A more recent example of the evolution of societal norms is around smoking. In the 1950s and 1960s smoking was socially acceptable, even glamorous. Now, of course, smokers are marginalized, more by repugnance from others than by the anti-smoking laws themselves.
Citing the work of Steven Pinker, Dr. Cornwell noted that when people find themselves in a new frontier there’s no established social protocol. For example, in the Wild West cowboys were rude and crude, but they weren’t shamed or ostracized because of it.
In a way, Cornwell said, the Internet is a new frontier. We’re at the stage where social norms and etiquette are evolving. As online communities become less tolerant of rude behavior, those who violate the norms will become marginalized and lose social standing. Past President’s Column (continued from p. 2) Thus, from an evolutionary point of view, we should expect to see increasingly civil communication online as people become more mindful of what they say.
But there will always be outliers—those who are chronically angry or narcissistic; and the bullies who hijack conversations and create a demoralizing or threatening atmosphere. Social norms and pressure will not stop them.
Just as in the physical world, we’ll need external enforcement in the online world to help protect the targets of their attacks.
One strategy that Youtube recently adopted is that in order to post a comment about a video, you must use your real name, unless you can give them a valid reason why you can’t. That should improve the quality of the comments on Youtube, which has been dubbed one of the worst cesspools of comments on the Internet.
When people can’t hide behind a pseudonym or false identity, they are more vulnerable to being shamed. And shame is a powerful deterrent against incivility.
It’s a fine line, however. Any attempt to regulate online activity has met with much resistance. A bill introduced a few months ago in the New York State Senate proposes that anonymous posts online should be subject to takedown by a webmaster if the person refuses to attach their legal name to the post and verify their legal name, IP address, and home address.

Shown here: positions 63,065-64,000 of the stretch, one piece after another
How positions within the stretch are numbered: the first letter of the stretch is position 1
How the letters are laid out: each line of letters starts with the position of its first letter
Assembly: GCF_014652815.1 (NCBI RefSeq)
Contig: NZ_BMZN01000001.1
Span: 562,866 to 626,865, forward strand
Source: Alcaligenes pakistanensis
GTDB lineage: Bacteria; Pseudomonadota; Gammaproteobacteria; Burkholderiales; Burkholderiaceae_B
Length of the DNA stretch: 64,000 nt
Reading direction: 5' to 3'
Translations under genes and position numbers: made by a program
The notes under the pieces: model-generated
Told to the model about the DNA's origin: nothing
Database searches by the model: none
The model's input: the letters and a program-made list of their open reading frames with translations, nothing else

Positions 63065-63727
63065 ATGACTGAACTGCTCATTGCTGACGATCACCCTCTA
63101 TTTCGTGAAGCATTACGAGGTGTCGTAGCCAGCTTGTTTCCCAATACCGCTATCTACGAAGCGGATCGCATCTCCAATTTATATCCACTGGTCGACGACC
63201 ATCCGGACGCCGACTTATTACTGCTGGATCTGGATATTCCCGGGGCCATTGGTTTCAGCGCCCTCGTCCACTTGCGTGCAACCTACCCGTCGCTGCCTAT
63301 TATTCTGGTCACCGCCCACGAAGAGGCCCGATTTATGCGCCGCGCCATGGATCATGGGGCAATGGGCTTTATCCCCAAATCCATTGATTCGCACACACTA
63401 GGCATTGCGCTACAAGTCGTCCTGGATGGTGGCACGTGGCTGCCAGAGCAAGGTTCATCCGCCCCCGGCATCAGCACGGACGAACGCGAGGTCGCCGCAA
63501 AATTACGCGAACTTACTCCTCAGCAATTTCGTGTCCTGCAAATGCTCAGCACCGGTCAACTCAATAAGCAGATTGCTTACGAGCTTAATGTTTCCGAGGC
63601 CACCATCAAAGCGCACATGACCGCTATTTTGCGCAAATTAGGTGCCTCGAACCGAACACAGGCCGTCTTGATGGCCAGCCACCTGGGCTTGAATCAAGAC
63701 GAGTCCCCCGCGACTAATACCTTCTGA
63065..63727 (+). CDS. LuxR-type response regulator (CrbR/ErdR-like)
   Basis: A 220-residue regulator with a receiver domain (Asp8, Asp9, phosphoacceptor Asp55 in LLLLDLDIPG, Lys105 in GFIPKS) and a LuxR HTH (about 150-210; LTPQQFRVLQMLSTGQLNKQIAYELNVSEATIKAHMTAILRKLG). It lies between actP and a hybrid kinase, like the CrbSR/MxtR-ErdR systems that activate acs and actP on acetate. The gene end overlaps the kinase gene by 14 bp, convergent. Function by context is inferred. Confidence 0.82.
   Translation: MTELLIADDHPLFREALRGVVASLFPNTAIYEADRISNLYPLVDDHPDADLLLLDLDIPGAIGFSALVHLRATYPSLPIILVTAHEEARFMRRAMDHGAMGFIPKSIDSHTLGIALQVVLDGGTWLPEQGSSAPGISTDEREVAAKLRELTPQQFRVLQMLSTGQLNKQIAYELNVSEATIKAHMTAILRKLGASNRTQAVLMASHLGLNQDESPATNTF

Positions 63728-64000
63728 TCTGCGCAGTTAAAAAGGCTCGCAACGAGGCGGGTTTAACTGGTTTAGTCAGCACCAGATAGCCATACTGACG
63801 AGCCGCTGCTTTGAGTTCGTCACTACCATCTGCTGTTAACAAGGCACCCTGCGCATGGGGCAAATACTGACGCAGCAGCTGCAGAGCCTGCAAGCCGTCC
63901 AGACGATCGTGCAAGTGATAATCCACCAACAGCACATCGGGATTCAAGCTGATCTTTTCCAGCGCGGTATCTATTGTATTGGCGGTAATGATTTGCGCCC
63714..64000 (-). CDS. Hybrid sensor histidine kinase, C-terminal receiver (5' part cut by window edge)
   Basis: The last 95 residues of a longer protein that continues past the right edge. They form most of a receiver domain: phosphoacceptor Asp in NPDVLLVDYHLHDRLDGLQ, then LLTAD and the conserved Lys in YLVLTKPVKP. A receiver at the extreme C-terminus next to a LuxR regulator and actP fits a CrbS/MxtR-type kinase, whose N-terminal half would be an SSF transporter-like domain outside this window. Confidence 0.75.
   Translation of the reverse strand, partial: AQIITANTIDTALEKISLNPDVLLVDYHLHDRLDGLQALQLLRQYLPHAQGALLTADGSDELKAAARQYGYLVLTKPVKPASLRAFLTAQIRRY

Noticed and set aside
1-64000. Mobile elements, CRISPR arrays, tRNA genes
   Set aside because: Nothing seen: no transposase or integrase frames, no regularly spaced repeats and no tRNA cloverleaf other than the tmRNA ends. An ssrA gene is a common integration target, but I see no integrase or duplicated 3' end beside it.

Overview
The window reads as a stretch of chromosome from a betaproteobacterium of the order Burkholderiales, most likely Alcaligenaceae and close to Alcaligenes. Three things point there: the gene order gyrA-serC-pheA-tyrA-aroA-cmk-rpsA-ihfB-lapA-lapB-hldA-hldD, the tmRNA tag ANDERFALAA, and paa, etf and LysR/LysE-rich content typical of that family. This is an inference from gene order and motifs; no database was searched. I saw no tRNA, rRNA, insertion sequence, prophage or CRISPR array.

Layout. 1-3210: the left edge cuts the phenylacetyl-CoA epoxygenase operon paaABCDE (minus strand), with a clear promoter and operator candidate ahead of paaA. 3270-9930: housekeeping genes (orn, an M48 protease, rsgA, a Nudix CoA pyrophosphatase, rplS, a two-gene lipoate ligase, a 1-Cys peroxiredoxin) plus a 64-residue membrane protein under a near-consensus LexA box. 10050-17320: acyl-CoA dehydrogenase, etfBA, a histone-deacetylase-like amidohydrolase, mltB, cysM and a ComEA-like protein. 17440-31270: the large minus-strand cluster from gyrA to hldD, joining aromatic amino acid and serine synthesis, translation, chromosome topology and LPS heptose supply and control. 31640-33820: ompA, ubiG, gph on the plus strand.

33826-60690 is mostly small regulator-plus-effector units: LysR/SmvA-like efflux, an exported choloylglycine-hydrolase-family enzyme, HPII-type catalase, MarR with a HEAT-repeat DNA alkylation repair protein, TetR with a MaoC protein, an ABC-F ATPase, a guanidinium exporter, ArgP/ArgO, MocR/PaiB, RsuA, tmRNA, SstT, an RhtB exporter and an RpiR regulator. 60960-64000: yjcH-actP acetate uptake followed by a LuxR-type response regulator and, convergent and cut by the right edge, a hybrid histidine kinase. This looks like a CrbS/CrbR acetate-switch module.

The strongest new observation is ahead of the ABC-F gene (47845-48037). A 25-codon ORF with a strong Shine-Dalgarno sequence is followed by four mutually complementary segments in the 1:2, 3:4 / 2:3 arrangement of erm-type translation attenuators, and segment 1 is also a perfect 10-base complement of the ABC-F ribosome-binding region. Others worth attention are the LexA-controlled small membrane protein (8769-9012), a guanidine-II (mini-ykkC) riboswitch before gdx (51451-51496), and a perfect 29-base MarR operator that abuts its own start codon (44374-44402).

The bill hasn’t been voted on yet. Opponents claim it goes too far in terms of how much personal information is required to post a comment online. And even if it did pass into law, it would be difficult to enforce.
So for now we have to rely on non-legal routes. We can each do our part to promote civil discussion online. Here are some suggestions:
Monitor your own postings. If you wrote something in anger, wait a couple of hours before posting it—just in case you want to change your mind. If you would not want your comment posted on a highway billboard, don’t post it online.
Think long-term. Remember, the Internet keeps a “permanent record” of everything you post.
If you have a blog, set it so that comments need to be approved. That way you’ll be able to prevent creeps from posting nasty comments.
Don’t engage in arguments online. Resist the urge to respond when provoked. People who are out to win are not going to listen to what you have to say anyway. The more we ignore hostile attacks, the less the attackers are reinforced. They won’t necessarily go away—more likely they’ll find someone else to attack—but it will at least slow them down.